The Rapid Microbial Testing Methods Consortium: Enabling Safe, Effective and Timely Advanced Therapies
Nancy Lin, Leader, Biomaterials Group, National Institute of Standards and Technology (NIST)
Advanced therapies are poised to change the face of medicine, promising to cure diseases that have long resisted us. But there are many challenges to overcome before we can make full use of these life-saving therapies, including detecting microbial contamination quickly. We sat down with Nancy Lin, leader of the Biomaterials Group at the National Institute of Standards and Technology (NIST), to learn more about the NIST Rapid Microbial Testing Methods Consortium that she and her colleagues are starting to address this problem. They are hosting an open workshop to launch the consortium on September 17, 2020, where they will discuss measurement challenges related to rapid microbial testing and potential solutions the consortium can provide.
What is an advanced therapy, and how does it differ from traditional medicine?
The term “advanced therapy” typically refers to biologically based, next-generation therapies to treat disease. These can include cell therapy, gene therapy, tissue engineered products and microbial cell therapy. One example is CAR T-cell therapy for treating cancer, which you may have read about in the news. It involves taking a patient’s own immune cells, modifying them to target the cancer, and then injecting those cells back into the patient. There’s been remarkable clinical success.
Traditional medicine is often based on small molecule drugs like ibuprofen, for example, that are chemically defined — we know exactly what they are and how to measure them. They’re produced in very large lots with a long shelf life, and they serve as a more general treatment. There’s no special ibuprofen for you, no special ibuprofen for me. We all get the same ibuprofen.
Because advanced therapies like CAR-T are harnessing the power of biology to treat disease, they are typically much more complex than traditional medicines, often consisting of biological entities such as cells or DNA, and we can’t come close to defining every aspect of them. Some of these therapies also fall into the realm of precision medicine, in which case they are manufactured in small, patient-specific lots.
As such, advanced therapies are very different from traditional drugs and require a whole new set of measurement methods that must be developed and validated.
What are some of the challenges associated with producing these advanced therapies?
All therapies must be safe and efficacious. On the safety side, one important aspect is testing for microbial contamination before and during the manufacturing process and in the final product. Current culture-based methods for detecting bacteria require 14 days. For a traditional drug with a long shelf life, like ibuprofen, this isn’t a problem. But many advanced therapies have a shelf life far shorter than 14 days, as these are often live products. Also, culture-based methods aren’t perfect. Not all bacteria readily grow in a culture dish, so some contaminant bacteria may go undetected.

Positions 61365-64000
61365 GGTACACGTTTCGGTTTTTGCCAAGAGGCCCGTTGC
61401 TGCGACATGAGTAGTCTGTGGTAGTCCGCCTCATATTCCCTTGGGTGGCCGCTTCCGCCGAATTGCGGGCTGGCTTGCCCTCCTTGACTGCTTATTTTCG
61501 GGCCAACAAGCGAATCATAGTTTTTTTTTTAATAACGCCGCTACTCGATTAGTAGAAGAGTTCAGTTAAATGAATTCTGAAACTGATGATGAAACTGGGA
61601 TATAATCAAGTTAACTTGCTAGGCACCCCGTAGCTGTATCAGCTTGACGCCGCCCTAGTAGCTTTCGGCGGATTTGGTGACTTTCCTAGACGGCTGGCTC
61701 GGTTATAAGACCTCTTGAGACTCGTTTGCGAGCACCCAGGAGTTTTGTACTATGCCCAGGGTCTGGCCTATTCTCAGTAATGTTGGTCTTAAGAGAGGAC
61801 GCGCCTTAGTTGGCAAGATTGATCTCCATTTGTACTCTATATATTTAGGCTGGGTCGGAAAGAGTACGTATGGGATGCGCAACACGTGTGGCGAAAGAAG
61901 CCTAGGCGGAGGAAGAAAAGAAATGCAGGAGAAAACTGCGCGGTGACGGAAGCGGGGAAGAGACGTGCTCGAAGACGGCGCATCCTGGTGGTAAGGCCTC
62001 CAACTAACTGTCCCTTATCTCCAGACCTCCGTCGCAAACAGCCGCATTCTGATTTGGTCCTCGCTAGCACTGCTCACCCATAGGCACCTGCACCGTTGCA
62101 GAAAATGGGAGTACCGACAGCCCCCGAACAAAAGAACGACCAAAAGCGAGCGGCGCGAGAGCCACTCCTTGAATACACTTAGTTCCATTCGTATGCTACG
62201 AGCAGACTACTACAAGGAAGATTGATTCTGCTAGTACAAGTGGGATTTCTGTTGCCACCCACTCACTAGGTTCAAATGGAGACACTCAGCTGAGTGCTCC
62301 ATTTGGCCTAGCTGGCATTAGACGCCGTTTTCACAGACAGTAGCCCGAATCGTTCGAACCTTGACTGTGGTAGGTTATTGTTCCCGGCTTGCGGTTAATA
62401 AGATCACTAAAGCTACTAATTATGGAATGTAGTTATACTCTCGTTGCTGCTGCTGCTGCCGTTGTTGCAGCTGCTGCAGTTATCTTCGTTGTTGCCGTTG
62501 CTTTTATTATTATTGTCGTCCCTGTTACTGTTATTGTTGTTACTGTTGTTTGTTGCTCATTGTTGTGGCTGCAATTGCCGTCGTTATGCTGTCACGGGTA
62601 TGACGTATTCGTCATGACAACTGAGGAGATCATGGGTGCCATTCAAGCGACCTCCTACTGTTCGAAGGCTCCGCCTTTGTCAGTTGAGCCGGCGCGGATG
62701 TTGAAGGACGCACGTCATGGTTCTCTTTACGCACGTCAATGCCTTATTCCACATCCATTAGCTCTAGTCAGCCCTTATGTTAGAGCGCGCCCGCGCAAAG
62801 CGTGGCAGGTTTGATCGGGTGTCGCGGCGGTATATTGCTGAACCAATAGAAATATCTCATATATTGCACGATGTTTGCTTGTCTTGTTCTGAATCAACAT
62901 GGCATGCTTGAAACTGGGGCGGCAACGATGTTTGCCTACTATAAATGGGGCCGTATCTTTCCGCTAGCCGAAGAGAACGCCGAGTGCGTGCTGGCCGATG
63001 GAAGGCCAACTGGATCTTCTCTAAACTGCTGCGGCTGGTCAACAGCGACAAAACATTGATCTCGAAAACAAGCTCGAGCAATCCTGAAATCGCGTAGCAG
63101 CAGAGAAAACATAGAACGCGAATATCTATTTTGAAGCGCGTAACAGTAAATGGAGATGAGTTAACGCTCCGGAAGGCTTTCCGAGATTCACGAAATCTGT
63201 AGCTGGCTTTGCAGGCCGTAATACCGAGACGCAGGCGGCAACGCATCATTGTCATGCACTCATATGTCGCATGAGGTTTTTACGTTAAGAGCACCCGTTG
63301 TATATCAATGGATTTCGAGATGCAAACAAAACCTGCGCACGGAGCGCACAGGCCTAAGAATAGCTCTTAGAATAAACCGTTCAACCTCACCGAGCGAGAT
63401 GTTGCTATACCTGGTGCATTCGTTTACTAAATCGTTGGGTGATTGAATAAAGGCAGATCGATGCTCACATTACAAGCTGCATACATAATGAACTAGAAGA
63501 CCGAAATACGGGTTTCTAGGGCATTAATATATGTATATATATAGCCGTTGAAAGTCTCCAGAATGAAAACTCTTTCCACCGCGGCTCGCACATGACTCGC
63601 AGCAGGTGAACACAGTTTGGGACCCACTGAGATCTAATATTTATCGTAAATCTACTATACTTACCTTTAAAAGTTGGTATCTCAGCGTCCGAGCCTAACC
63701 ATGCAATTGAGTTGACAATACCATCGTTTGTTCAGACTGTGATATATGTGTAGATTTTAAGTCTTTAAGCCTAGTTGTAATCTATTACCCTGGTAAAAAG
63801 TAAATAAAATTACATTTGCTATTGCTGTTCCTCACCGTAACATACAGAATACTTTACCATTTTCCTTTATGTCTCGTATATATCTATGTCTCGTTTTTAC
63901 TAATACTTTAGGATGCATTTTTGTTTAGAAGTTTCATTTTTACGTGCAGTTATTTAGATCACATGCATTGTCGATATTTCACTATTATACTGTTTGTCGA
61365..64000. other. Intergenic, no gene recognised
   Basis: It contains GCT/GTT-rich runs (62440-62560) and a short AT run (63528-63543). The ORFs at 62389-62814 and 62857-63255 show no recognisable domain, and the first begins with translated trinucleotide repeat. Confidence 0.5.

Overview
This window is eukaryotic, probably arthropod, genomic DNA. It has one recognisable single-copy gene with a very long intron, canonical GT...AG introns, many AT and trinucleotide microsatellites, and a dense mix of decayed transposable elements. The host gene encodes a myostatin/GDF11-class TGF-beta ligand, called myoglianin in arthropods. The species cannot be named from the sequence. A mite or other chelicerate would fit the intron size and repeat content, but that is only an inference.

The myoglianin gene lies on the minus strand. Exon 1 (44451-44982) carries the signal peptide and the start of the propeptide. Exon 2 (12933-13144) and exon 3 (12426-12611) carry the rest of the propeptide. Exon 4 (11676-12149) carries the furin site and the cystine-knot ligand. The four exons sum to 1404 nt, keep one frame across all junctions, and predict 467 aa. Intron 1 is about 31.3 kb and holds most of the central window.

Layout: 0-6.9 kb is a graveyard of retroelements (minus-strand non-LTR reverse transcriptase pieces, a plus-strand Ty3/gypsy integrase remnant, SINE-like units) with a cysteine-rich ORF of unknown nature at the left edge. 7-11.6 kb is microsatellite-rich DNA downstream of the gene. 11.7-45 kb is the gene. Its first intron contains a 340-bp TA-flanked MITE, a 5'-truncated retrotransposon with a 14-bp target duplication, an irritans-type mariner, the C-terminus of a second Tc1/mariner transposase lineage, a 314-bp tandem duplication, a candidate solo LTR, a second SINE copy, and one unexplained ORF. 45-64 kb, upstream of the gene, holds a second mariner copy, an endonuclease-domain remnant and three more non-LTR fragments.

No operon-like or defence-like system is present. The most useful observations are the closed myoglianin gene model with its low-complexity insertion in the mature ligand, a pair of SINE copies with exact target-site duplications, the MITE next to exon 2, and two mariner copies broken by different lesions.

That’s not to mention the fact that waiting 14 days before administering the therapy can mean the difference between life and death for a critically ill patient who needed the life-saving treatment yesterday. They can’t afford to wait an additional two weeks for release testing. Rapid, reliable microbial testing methods will help them receive their treatment safely and more quickly.
Then there is quality control to consider. Quality control for each advanced therapy product requires robust measurements and confidence in the measurement results to make decisions. For instance, being able to quickly, let’s say within an hour — which is a lofty goal — assess the level of contamination in a cell therapy product during manufacturing would support corrective steps. Stopping or modifying production of a contaminated, unsafe product saves money and time. Again, time is of the essence when it comes to these life-saving therapies.
Why do we need a consortium to develop a rapid microbial testing method? Why can’t NIST or industry do this on their own? What are the things that NIST can and cannot do in this space?
The consortium is needed because the challenge of rapid microbial testing requires an organized community response. Our partner, the Standards Coordinating Body, has done a fantastic job coordinating efforts to identify gaps related to rapid microbial testing, and they are leading the development of documentary standards particularly with respect to a risk-based approach. Through their work, it has become apparent that an extended collaborative effort to generate data and validate testing strategies is needed for the field to advance. We at NIST have a lot of experience organizing interlab studies and developing reference materials, including our latest microbial cell-based reference materials, the first of which should be released later this year. We can bring this expertise to the stakeholders.
However, we need continuing input from industry and other stakeholders — their firsthand experience of the needs and challenges in testing for microbial contamination as well as their understanding of what is feasible on their end. Any efforts toward a reference material, interlab study, testing method or documentary standard would likely be less relevant and less impactful without input from stakeholders throughout the whole conception and development process.